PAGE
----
Ahead of the 2017-18 season, the NBA created an updated roster change that you could argue has benefitted the Miami HEAT more than any other team in the Association.
That was the addition of the two-way player. Each NBA team is allowed to have two players with under four years of NBA experience as a two-way player.
For the Skyforce, it has been an opportunity to help develop players who eventually play on the biggest stage, like Duncan Robinson in the 2020 NBA Finals, or Gabe Vincent in the 2022 NBA Playoffs.
Other two-way players the HEAT have featured since the formation are: Caleb Martin, Max Strus, Chris Silva and Derrick Jones, Jr., all who played in the NBA in the last season.
This process didn’t start over night. It has taken commitment, trust, patience and the ability to identify potential and talent.
“Right when it (two-way players) started, we looked at it as an opportunity to add two extra players and really hone in on development,” Miami HEAT Vice President of Basketball Operations and Assistant General Manager Adam Simon said.
The HEAT has shown they can develop two-way players in different avenues. Not just the traditional post-draft accusations.
“We have shown we can find players in different ways, whether that is someone around (NBA) Draft time, or a player during the season,” Simon said. You have players that get drafted with the intent to become two-way players. There are some that are undrafted, as well. Some earn them during the Summer League, like Duncan Robinson.
There are also the opportunities to battle it out during the summer, like Marcus Garrett did last season. Gabe Vincent earned a two-way spot with us while playing with another G League team. You just have to look at what is needed on your roster and go from there.”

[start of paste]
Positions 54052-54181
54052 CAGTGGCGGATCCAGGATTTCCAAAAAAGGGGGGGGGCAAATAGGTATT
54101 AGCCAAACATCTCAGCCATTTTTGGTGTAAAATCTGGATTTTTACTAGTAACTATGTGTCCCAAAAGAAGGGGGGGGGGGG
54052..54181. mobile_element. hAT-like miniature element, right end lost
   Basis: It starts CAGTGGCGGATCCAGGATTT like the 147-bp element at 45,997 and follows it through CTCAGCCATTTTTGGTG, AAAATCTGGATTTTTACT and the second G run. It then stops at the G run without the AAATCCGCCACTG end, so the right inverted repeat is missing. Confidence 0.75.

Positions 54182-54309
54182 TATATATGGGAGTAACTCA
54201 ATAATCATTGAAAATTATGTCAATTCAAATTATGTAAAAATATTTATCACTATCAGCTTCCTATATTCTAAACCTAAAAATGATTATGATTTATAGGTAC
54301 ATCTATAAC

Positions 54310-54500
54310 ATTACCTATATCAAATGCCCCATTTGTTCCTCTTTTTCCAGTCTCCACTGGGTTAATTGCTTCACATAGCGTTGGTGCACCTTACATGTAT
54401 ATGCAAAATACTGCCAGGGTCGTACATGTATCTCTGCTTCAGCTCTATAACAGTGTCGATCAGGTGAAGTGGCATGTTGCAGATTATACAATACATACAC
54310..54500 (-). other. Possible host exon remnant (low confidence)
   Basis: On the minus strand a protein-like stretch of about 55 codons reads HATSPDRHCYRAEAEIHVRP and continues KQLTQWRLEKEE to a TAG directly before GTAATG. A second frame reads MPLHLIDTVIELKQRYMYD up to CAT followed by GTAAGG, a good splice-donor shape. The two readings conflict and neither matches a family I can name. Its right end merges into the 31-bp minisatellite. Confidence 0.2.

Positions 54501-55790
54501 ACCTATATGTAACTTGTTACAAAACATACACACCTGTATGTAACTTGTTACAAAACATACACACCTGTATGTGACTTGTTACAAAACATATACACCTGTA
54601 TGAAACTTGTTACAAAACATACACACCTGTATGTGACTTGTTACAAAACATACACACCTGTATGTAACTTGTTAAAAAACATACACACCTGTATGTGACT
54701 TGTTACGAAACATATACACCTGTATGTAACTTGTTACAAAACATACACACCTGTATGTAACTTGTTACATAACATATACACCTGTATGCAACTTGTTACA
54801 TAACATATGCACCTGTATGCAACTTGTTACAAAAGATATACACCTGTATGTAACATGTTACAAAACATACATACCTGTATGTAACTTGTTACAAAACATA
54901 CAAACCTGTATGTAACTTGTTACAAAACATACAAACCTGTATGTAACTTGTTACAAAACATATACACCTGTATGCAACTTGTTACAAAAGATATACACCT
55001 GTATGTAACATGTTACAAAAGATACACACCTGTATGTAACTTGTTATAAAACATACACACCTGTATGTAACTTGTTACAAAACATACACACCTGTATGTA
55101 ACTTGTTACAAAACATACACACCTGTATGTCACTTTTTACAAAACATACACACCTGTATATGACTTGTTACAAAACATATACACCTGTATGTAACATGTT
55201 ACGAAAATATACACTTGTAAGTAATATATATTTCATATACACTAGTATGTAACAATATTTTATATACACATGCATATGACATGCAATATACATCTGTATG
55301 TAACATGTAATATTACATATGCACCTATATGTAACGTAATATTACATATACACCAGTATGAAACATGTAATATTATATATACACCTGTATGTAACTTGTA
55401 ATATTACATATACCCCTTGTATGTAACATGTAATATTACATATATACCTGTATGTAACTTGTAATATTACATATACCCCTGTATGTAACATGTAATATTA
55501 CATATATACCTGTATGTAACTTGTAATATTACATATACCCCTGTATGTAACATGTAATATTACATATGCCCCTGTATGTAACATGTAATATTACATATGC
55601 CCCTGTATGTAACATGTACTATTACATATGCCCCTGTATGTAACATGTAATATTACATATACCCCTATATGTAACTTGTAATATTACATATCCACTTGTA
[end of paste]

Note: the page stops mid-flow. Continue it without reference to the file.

Last season, Miami was able to two-way Martin, who ended up signing a standard contract to become playoff eligible and eventually signed an extension with the HEAT in the offseason.
“That is another way it helps,” Simon noted. “We try to find the ones that our coaches will be able to use with the HEAT. A lot of guys in that situation are banking on themselves to prove they belong. Every situation is different, and we adjust to the way our roster is set up.”
What exactly are Simon and the HEAT seeking in a potential two-way player?
“We are looking for a specific skillset that can convert at the NBA level,” he said. “Someone who will be a hard worker and have a desire to put in the time to develop that skillset.
”You hope anyone that you bring in will have that fire in their stomach. The Skyforce is what helps us decide what it takes to make it at the next level. They are the ones that help show which guys are going to be in a better position to help the HEAT.”
With the skillset comes patience. Bottom line, most two-way players need some polish to become NBA contributors.
“Nobody becomes better in a single game,” Simon noted. “Development is over the course of a season, then the offseason, that leads into Summer League, and after that more development more time spent before the preseason starts. It really is a year-round cycle.”
It is easy to look back and reminisce on the success, but for the Skyforce and HEAT, the focus remains on the future.
“The expectations and pressures for the personnel staff remains, to be able to hopefully find more players that our coaches like,” Simon said. “I think just as much as it is for the players that develop all year long. The scouting staff is working year-round to find players that can fit in to our development program.”